6 Home Remedies for Minor Dog Issues
I remember my first couple of years as a dog owner. At the first sign of trouble, I’d race Oscar to the vet.
Throwing up after a meal? “Quick… to the vet’s office!” His poop looks a little runny? “There’s no time to put on pants—we’ve got to get him to the vet!” He looks sad? “Just to be safe, we’d better go to the vet.”
After every visit, Oscar was given a clean bill of health or diagnosed with a common issue that would have cleared up on its own. As you can imagine, the vet bills started to pile up and I’m pretty sure that the vet techs thought I was ridiculous.
Over time, I’ve picked up a few tips that come in handy when Oscar starts exhibiting signs of common problems. Some I’ve learned while writing articles, others came from pet-owner friends. But before I go into these home remedies, please remember that if your dog is in pain or has been showing constant symptoms (excessive diarrhea, frequent vomiting, extended loss of appetite), you need to get him to the vet for medical treatment right away.
For the more common stuff, check these first:
When your dog gets an upset stomach, chamomile tea works wonders. It boasts natural disinfecting effects that can settle stomachs and relieve gas. You can even use the tea (served cold) as a way to relax anxious pets. Plain yogurt is also great for stomach issues. It will put your dog’s intestines in balance, so that bad bacteria are kept at bay. If you want to prevent or reduce this kind of problem, give your dog a spoonful of yogurt as a treat a few times a week.
Bad breath can signal a digestive issue, but if you don’t brush your dog’s teeth, the culprit might be a simple matter of hygiene. Give your dog a carrot to chew on. This veggie works as a mild abrasive that helps remove plaque from teeth and freshens breath.
Small cuts can turn into big problems if left untreated. You can help with an antibiotic topical ointment such as Neosporin—just apply a small amount to the area two or three times daily until it’s healed. Be sure to clean and disinfect the cut before applying the cream.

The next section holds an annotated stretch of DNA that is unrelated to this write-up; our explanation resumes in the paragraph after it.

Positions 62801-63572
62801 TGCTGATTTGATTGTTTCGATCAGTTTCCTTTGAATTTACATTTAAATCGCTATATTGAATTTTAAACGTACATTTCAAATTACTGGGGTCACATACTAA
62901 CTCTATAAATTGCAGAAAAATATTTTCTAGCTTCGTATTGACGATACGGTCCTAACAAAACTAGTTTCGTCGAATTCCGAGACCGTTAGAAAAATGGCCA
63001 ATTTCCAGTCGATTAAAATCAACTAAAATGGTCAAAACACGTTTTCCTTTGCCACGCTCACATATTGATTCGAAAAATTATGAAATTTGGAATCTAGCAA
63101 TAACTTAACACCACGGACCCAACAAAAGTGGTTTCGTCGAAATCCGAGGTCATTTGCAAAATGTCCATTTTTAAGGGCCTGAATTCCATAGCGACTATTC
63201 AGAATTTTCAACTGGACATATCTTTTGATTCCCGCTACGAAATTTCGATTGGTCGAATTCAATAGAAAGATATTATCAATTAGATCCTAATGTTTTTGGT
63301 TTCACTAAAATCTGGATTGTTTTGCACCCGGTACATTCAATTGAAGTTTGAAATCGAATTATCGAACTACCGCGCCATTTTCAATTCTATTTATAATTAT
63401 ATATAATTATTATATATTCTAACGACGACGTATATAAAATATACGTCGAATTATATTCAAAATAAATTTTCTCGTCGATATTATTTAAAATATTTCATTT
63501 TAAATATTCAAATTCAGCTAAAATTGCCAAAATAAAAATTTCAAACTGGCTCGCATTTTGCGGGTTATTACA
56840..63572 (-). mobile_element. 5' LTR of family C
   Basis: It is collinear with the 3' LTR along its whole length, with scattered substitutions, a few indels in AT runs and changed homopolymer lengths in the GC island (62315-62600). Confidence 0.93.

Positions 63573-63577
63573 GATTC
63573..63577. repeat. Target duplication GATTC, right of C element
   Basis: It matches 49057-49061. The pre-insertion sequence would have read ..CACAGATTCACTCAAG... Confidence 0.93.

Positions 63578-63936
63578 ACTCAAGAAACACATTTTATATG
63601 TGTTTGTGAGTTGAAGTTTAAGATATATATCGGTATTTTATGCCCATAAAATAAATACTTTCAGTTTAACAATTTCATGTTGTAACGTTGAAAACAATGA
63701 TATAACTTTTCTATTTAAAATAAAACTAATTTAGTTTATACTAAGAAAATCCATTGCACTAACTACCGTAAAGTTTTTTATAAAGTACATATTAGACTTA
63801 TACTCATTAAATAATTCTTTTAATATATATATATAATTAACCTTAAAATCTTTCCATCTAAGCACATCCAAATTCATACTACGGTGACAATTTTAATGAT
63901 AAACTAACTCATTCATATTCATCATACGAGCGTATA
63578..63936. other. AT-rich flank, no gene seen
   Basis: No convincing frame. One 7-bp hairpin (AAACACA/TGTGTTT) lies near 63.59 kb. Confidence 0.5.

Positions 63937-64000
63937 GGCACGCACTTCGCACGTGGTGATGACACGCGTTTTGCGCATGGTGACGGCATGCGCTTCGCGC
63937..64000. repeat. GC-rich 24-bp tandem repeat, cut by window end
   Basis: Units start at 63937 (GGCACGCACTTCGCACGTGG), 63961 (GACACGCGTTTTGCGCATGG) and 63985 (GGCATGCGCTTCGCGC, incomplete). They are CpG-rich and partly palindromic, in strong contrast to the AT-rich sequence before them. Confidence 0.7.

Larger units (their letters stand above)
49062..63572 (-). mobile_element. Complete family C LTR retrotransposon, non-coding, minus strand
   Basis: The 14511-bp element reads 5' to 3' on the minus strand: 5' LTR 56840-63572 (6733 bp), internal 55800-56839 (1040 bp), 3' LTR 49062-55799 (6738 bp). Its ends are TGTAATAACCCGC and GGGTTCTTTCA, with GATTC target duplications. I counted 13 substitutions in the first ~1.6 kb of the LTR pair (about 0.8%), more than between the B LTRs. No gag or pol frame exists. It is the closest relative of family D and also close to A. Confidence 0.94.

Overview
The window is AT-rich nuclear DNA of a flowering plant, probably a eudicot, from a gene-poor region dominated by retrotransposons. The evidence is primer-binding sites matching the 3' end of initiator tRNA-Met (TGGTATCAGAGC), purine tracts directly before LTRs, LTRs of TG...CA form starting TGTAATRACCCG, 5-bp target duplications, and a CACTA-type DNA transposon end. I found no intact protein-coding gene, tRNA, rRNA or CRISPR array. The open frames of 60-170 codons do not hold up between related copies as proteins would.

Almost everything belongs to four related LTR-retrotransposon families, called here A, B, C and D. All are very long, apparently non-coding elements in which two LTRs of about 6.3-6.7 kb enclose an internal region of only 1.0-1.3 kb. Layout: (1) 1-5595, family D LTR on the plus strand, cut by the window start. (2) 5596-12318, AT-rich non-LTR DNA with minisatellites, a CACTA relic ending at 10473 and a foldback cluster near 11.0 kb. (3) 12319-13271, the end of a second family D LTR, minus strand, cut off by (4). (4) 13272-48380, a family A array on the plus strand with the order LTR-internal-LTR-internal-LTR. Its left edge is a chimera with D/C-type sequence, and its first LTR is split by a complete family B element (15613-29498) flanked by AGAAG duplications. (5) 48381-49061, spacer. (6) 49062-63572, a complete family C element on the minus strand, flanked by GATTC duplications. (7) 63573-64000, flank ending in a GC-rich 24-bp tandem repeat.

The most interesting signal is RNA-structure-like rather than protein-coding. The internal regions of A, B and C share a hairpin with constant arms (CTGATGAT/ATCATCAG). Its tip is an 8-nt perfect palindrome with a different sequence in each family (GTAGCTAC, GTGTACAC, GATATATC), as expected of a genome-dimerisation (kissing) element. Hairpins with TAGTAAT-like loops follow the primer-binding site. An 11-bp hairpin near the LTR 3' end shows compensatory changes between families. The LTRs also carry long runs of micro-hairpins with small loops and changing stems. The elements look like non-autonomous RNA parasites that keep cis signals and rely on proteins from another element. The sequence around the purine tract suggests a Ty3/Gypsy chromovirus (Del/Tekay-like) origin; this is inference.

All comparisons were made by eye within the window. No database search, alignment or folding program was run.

There are tons of bur-bearing plants in my neighborhood, and every so often Oscar gets them stuck in his fur. Usually, I notice right away and pull them out. But there have been times when I’ve missed a few on his paws. Before I could get them, Oscar tried to take care of the problem by licking them out. He got them out of his fur, but a couple of hooks got caught in his throat. All it takes to get out of this sticky situation is a small piece of bread dipped in peanut butter or olive oil to dislodge the burs—works like a charm!
This can flare up any time of the year, but itchy skin seems to be a bigger problem in the winter months. I don’t spend my money on fancy shampoos—instead, I grind up some oatmeal and use it to soothe Oscar’s dry skin. I stir a cup of the ground oatmeal into warm bath water and let him soak for 15 to 20 minutes, then rub the oatmeal into his fur before rinsing.
Swelling and Bumps
When you notice a bump or swelling on your dog’s body, don’t panic. While playing or running around, your pooch may have tripped or run into something. Try Epsom salts or a heat wrap to bring the swelling down.